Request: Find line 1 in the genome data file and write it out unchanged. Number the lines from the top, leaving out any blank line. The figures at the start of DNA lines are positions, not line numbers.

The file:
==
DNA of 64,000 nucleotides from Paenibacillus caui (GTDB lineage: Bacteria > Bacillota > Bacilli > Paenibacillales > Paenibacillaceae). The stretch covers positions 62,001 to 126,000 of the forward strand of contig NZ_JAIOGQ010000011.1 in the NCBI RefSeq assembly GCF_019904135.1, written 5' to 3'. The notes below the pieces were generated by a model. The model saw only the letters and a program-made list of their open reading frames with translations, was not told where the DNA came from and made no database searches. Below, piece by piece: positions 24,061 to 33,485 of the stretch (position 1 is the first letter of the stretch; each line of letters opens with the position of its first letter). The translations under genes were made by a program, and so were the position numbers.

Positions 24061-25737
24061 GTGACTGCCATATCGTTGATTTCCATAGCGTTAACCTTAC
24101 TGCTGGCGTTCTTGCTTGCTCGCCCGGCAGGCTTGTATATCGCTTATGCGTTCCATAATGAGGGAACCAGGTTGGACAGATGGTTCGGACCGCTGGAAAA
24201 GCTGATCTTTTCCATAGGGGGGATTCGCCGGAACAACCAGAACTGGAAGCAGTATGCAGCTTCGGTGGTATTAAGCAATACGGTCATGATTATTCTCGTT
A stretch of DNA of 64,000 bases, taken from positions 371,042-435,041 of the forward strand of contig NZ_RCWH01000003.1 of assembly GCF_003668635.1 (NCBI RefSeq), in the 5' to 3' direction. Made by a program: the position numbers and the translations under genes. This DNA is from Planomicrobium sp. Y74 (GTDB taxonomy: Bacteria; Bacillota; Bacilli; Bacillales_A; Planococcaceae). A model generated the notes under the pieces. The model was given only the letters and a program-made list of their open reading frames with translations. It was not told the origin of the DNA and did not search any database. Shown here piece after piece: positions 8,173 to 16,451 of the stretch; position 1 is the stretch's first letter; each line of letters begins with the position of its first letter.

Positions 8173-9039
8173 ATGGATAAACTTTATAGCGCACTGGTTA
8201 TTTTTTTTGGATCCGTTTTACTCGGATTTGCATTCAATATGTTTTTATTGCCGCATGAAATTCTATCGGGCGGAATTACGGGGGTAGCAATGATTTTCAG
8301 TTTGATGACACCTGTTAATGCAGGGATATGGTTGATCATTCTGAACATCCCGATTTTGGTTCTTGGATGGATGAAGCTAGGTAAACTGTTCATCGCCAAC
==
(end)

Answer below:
DNA of 64,000 nucleotides from Paenibacillus caui (GTDB lineage: Bacteria > Bacillota > Bacilli > Paenibacillales > Paenibacillaceae). The stretch covers positions 62,001 to 126,000 of the forward strand of contig NZ_JAIOGQ010000011.1 in the NCBI RefSeq assembly GCF_019904135.1, written 5' to 3'. The notes below the pieces were generated by a model. The model saw only the letters and a program-made list of their open reading frames with translations, was not told where the DNA came from and made no database searches. Below, piece by piece: positions 24,061 to 33,485 of the stretch (position 1 is the first letter of the stretch; each line of letters opens with the position of its first letter). The translations under genes were made by a program, and so were the position numbers.